Getting Pregnant

This Is What It's Like To Struggle With Secondary Infertility

by Kim Heard
Originally Published: 
A couple strolling through the park while holding their daughter's hand
Stephanie Horn Photography

Secondary infertility. That is the term my OB-GYN threw at me a few months ago as I sat in the exam room discussing my options. My husband and I decided the timing was right two years ago and that we were ready to try for baby number two. We were excited about the prospect of completing our family. But, as each month came and went the excitement quickly turned into anxiety and disappointment, and now here we sit two years later with no baby and a mountain of heartache.

Our daughter is four years old and it took about nine months and a few rounds of Clomid to conceive her. This time around, my doctor started me on Clomid right away. And I just assumed it would work this time too, but it didn’t.

After six months of Clomid and lab work, our doctor recommended artificial insemination. The timing was terrible and to be perfectly honest, we were not convinced that was the path for us. I did some research and learned that the procedure is only 10-20% effective. Considering the expense, the procedure itself, and the relatively low chances that it would even work, we opted to just keep trying to good old-fashioned way.

I tried acupuncture, massage, essential oils, partook in some ridiculous old wives’ tales (ate lots of pineapple!), and I hate to admit it, but I even spoke to a psychic who assured me I’d be pregnant by the fall or the next reading was on her. And, I just prayed for a sign. A sign that this dream of a baby would come to fruition. A sign from God…come to me in a dream, please! But if there was a sign, I missed it.

I kept tracking my cycles, taking ovulation tests and reminding my husband it was time to do the deed…timed intercourse anybody? Isn’t it just magical when timed intercourse falls right in the middle of a marital spat? Please tell me we aren’t the only couple who had mad timed intercourse.

It is not lost on me that there are couples who have struggled with infertility for much longer than my husband and I have and there are days that I wonder if I even have the right to feel the way I feel. Especially since we have a daughter. But then I think about how heavy my heart has been and how many tears I’ve cried — my husband too — and I think: why should anyone feel like they have to earn their grief?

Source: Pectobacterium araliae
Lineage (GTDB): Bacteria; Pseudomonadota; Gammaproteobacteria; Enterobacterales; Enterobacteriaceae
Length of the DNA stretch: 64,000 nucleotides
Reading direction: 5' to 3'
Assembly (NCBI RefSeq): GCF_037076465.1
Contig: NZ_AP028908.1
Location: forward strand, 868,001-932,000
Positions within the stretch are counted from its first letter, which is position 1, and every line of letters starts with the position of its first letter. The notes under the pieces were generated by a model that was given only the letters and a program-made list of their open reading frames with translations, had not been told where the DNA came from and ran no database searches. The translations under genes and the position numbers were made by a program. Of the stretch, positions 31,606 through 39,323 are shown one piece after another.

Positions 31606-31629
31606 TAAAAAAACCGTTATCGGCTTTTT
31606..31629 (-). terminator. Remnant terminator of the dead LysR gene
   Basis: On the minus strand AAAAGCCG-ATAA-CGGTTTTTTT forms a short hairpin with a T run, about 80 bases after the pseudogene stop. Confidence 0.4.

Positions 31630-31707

My husband and I decided a year ago that we would try until the end of this year and here we are. My feelings on the topic change daily, sometimes hourly. Some days I think about our little family of three and I feel happy and lucky. Other days I feel sad that I couldn’t give our daughter a sibling. I never pictured our family as complete with one child, that was definitely not the plan. Coming to terms with the fact that this entire situation is out of my control has been extremely difficult. Every month that I work up the nerve to take a pregnancy test and get a negative result is harder than the last. How much longer can I stand to walk by an empty crib? How much longer should I keep holding on to baby toys, bottles, and those precious teeny tiny clothes?

Nobody really knows how deep my hurt runs. Trust me, it’s deep. It’s a heartbreak that I feel in my bones. I’ve got an amazing group of friends who have listened to me, cried with me, and have supported me. It seems like most people are cautious about asking couples if they are going to start a family or add to their family. You never know what people are going through. I can appreciate that. But I also think we shouldn’t be afraid to talk about it. I didn’t tell people that we were trying for a long time because I didn’t want to jinx it. After months went by though, I realized I needed to talk to someone about what my husband and I were struggling with. And we should talk about it. There’s no reason that your friend, sister, someone you care about or someone you barely know should have to feel like they have to suffer in silence.

Sometimes people would say “stop worrying about it and it will happen,” but you know, that’s just a thing that people say. What do you say to a friend who just had an IVF procedure fail or a friend that had a miscarriage. There’s nothing you can say. All you really want to do is say anything that will make them feel better. I found myself twisting people’s words round and round in my head. The “if it’s meant to be…” or “everything happens for a reason” sayings come to mind. What is the reason we couldn’t conceive? Am I a bad person? A bad parent? Do I have bad karma? What did I do wrong? Then I realized, sometimes the reason is that there is no reason. Sometimes things in life happen that aren’t fair and that’s all there is to it. It doesn’t make me feel better but it’s the truth. Life isn’t fair – can I get an AMEN?

We are in a phase of life where our friends and family are having babies. It’s a weird sensation to be equal parts excited and sad. My hope is that someday this will be something that I don’t think about often. That I can fully grieve the loss of a dream that I had for my family and that I can accept that things are exactly as they were meant to be. After all, moments are fleeting even the bad ones.

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